The NAACP's Bruce Gordon tackles the aftermath of Katrina
Retirement from 35 years in corporate America suited Bruce S. Gordon, 59, just fine. Then he got the offer he couldn't refuse: the call to head the country's oldest and largest civil-rights organization. The National Association for the Advancement of Colored People (NAACP) wanted him as its new president and CEO. He stepped up, fully prepared to get back to business. Faced with a budget shortfall, stagnant membership, and now, the need to protect the basic human and civil rights of those residents displaced by Hurricane Katrina, he finds that the mission to revitalize the NAACP is more critical.
ESSENCE: What made you want to come out of retirement to take on this huge job?
Bruce Gordon: I love my people. And if you love Black folks and the opportunity to lead the NAACP is presented to you, you take it.
ESSENCE: In the public's eyes, you're seen as a successful business executive and not as a civil-rights figure. Do you feel that this will affect your ability to lead the NAACP?
B.G.: I take exception to my not being seen as a civil-rights activist. Those who say that have a narrow definition of civil rights. What I did in my career prior to the NAACP was walk in a door that activists from my parents' generation got opened for me. And once I moved into the corporate sector, those same issues around employment, like fair treatment and equal opportunity, needed to be pursued in the workplace. So I simply view myself as a civil-rights activist who did it in a different place.
ESSENCE: Talk about the NAACP's priorities.
B.G.: Internally, my priority is to establish financial stability, ranging from balancing budgets to building membership. And I want to broaden the membership base to include a younger demographic. We need a stronger presence of young people, not only as members but also as leaders of the organization.
We need to work with all people of color. People sometimes say we should change the name because "National Association for the Advancement of Colored People" is not contemporary. I don't agree with that. The brand has been around too long and is too valuable to change. And the term colored people, I guess in today's terms would be people of color. And I think that people of color have lots of things in common.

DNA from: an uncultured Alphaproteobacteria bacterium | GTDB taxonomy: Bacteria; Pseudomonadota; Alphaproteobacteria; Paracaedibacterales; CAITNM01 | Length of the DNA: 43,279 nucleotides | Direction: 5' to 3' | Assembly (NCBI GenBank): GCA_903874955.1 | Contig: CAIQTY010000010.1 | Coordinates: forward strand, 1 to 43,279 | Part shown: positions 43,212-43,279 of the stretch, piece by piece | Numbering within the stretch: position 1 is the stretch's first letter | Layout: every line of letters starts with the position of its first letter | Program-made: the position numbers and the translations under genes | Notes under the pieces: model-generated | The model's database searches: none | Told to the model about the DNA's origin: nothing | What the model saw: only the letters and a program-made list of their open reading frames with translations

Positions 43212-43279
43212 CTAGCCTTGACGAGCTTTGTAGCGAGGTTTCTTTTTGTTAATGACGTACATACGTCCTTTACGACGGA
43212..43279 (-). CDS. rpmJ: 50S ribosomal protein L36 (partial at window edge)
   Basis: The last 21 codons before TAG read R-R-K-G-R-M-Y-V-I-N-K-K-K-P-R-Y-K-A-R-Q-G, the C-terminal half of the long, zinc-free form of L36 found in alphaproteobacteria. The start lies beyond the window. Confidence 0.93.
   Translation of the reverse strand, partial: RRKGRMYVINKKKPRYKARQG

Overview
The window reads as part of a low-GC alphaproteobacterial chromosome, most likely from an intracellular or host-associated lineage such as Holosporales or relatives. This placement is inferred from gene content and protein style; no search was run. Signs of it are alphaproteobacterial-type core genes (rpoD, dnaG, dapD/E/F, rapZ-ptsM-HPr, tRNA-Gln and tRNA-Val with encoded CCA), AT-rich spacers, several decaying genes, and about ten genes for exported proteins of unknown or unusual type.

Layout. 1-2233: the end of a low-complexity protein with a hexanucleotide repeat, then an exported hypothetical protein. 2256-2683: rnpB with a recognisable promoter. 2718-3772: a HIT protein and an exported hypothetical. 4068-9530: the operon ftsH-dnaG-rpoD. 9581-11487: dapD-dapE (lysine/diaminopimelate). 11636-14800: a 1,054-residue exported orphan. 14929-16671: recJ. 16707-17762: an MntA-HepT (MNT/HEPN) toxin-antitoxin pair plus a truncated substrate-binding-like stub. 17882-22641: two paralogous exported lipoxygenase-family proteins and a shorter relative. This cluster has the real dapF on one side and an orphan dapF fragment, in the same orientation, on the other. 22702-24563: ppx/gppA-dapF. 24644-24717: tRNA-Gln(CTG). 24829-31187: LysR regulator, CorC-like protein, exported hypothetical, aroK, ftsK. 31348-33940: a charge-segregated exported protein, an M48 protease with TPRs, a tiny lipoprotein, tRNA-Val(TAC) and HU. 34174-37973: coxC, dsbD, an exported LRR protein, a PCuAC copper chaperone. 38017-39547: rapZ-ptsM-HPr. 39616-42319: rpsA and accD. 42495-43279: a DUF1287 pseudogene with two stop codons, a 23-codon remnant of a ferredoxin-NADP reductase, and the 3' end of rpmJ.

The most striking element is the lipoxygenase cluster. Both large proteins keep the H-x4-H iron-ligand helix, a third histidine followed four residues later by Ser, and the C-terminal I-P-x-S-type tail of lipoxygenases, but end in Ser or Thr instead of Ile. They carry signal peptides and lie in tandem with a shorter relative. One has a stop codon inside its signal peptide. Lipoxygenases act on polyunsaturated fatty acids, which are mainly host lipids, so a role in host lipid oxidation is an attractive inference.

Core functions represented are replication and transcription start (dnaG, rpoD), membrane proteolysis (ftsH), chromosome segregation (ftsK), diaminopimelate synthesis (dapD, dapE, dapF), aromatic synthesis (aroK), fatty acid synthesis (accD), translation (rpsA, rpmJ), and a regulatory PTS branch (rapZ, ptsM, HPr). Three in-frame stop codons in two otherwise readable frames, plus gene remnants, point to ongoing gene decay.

I want the NAACP to become the source of leadership on those issues that we choose to address-whether it's health-care disparity, unemployment, prison reform or criminal-justice reform, voter empowerment or education. I want us not to be just about things that we are against. I want us to be very articulate and very progressive about things that we are for. I want us to be proactive, not reactive.
ESSENCE: What do you feel are some of the key issues facing those affected by Hurricane Katrina? And what lies ahead?
B.G.: Hurricane Katrina's impact is long-term for the victims who must put their lives back together. I hope that by November, people would have returned to some degree of normalcy, at least in terms of their day-to-day lives, recognizing that there's much more to be done. As we rebuild communities that have been destroyed, we need to make sure that they accommodate the people who lived there. If, in the process, we rebuild New Orleans and don't create jobs for those who were displaced by Katrina, then we'll pass up one more golden opportunity to address the unemployment rate that's always been higher among African-Americans. If we rebuild Biloxi and Gulfport and don't allow minority businesses to participate in the process, it would be a big mistake. It will be very important for the NAACP to monitor the recovery process to, in fact, make sure that no one, consciously or subconsciously, violates the civil rights of the victims of Katrina.